I have this weed whacker that takes forever to start up. I pull the damn rip cord over and over again while pumping gas into the engine. It usually takes a good ten to fifteen times for it to finally kick on. This stuff drives me crazy and it kills my arm. Now imagine going through that stress of pulling the rip cord over and over again but this time with your generator. This time your family is waiting inside for the power to come back on and you are out in the cold and rain trying to get the darned thing to even start.
Having an electric starter on your generator will absolve you of this problem, or at least make it easier. It is a hell of a lot easier to just press a button then to pull that rip cord over and over again. I’m all for making things easier. What was that old Staples commercial? You know, the one with the Easy button? That’s what you’ll get with the electric starter.
Now, electric starters aren’t perfect either. Everything has a downside. In this case the electric motors are powered by batteries and if your battery is dead then you are out of luck. That is why it’s best to routinely check the batteries on your generator, but if you do run into that situation where your batteries are dead and you need to get your engine going you will find that some generator models come with both an electric start and a rip cord start. This allows you to bypass the electric start if you need to. Having both options is the ideal, but if you have to settle with one or the other I would choose the electric starter.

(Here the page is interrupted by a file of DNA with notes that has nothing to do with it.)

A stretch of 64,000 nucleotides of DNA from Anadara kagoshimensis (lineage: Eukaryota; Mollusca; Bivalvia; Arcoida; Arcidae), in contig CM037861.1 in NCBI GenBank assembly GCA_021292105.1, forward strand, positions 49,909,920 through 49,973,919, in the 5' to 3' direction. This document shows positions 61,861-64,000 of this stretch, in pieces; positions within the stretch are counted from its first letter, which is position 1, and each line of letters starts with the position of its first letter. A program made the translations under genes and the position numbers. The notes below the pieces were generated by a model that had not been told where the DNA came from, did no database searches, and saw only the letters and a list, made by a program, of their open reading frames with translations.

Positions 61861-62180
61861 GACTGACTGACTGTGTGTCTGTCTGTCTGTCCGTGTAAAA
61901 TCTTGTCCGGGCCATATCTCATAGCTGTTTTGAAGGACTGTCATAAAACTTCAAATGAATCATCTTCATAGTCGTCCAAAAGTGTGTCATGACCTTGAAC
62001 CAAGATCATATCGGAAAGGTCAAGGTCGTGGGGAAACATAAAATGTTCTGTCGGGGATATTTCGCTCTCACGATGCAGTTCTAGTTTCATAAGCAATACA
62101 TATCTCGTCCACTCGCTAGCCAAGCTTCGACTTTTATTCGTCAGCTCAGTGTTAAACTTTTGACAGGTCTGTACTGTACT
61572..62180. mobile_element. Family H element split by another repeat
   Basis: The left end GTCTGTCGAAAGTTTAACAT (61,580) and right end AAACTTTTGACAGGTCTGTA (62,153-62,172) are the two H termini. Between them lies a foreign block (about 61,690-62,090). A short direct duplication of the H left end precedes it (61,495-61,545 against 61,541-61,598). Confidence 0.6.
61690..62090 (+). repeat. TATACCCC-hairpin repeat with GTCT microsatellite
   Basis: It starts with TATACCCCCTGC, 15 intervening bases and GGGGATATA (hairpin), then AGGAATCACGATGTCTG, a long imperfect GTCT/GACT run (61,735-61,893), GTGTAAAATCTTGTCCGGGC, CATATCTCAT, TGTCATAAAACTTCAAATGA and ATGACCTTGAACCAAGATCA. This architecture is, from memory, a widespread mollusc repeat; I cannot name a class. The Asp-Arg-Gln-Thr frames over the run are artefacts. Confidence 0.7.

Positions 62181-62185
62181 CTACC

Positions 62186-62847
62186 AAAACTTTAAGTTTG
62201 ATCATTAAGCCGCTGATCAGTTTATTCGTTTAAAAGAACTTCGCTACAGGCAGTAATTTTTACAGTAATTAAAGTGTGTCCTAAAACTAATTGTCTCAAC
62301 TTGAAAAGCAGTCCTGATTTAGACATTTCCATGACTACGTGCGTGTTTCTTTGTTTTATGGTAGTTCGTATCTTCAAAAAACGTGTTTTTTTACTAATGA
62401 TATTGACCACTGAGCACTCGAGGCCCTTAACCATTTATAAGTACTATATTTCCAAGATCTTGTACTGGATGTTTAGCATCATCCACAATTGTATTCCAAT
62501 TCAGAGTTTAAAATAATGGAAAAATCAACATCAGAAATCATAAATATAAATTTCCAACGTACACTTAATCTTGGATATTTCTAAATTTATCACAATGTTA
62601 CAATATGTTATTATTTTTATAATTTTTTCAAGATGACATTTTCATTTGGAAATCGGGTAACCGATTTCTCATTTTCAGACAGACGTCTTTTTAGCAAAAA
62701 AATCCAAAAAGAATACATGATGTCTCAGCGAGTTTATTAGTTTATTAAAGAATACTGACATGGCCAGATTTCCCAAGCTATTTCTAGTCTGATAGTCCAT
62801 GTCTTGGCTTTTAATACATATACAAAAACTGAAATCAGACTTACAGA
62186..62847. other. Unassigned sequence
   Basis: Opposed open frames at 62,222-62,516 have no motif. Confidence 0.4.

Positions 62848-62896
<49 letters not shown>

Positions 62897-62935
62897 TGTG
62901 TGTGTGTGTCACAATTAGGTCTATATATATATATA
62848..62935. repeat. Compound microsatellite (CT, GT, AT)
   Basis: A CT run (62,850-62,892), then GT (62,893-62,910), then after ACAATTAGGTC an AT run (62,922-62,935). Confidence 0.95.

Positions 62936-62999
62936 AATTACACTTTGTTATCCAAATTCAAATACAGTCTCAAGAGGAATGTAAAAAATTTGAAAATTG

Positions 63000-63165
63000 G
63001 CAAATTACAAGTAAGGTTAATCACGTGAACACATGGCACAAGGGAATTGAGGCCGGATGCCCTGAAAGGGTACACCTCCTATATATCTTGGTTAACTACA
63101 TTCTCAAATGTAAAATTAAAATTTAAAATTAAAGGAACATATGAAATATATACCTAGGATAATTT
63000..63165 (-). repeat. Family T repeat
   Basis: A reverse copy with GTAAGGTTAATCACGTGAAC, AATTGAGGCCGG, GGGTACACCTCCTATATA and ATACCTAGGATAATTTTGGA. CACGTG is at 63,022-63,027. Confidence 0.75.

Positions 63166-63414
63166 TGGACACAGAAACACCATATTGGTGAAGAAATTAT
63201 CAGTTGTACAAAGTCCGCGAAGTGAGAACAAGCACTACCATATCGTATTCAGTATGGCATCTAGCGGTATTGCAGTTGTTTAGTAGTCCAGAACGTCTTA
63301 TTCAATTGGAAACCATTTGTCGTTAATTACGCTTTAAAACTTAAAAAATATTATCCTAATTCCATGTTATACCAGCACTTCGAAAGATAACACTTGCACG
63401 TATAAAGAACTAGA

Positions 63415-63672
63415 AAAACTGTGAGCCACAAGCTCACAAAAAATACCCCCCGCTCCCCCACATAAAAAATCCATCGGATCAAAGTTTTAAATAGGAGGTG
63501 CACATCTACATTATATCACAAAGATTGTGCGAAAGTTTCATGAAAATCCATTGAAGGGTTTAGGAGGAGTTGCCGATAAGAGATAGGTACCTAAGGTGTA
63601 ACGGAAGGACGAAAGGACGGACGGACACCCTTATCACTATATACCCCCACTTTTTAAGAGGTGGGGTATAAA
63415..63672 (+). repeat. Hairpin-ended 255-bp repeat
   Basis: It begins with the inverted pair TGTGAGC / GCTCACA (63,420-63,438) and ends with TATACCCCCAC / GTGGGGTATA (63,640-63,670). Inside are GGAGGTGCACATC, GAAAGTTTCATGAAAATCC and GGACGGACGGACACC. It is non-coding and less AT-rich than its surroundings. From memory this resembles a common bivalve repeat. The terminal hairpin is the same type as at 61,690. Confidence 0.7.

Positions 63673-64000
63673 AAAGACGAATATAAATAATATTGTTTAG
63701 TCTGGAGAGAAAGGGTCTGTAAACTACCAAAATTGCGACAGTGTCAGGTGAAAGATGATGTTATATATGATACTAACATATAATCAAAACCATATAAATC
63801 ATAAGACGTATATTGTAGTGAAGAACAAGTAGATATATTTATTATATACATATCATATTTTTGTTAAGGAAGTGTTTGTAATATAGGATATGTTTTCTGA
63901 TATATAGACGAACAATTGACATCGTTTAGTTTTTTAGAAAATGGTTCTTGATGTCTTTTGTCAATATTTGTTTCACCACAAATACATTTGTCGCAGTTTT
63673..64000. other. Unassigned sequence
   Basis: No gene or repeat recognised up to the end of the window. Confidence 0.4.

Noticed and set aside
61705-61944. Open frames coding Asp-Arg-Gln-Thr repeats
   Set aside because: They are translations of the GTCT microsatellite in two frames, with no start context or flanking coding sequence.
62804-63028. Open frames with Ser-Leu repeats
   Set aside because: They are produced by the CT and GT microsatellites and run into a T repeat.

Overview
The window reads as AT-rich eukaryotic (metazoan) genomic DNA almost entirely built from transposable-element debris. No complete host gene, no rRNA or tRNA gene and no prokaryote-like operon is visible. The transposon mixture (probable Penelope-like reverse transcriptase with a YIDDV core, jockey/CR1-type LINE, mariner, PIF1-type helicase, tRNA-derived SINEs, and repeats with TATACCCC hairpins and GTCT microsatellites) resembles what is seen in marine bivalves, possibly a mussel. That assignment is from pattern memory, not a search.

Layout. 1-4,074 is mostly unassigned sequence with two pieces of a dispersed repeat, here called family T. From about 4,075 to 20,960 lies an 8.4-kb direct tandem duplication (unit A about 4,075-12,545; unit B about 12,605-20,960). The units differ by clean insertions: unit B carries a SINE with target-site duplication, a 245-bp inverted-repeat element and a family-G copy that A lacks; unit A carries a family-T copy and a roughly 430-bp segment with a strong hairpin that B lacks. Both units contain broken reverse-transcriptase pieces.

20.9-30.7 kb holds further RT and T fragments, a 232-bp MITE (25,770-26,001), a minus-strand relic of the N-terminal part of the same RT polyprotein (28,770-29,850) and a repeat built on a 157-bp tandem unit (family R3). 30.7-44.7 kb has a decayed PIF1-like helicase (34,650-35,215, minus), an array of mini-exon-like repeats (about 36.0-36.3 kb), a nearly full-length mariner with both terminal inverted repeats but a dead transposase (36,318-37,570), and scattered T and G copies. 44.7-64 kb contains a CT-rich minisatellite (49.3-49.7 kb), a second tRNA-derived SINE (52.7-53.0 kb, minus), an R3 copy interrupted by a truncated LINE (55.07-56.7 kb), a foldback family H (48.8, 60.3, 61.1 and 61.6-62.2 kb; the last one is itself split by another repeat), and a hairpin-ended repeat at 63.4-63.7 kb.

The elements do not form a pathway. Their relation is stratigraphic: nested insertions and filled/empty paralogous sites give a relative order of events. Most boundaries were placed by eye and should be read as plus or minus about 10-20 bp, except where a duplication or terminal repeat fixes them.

Fuel Type, Tank Size, & Fuel Gauge
You may not even be thinking about the fuel type for your generator. In fact, you may be thinking what most everyone does and assume that the generator that you are looking at takes gasoline. Well, you would be correct in most accounts. The majority of the time your standard portable generators will take the standard eighty-seven unleaded gasoline that you can find at any gas station. While that’s true, there are always exceptions to the rule. The first one that I can think of is a standard portable generator that takes propane tanks. Yes, that’s right. The very same propane tanks that you use for your grill can be used for your generator. This is a bit less common then gasoline so if this is what you are looking for be sure that you are purchasing the right type of generator.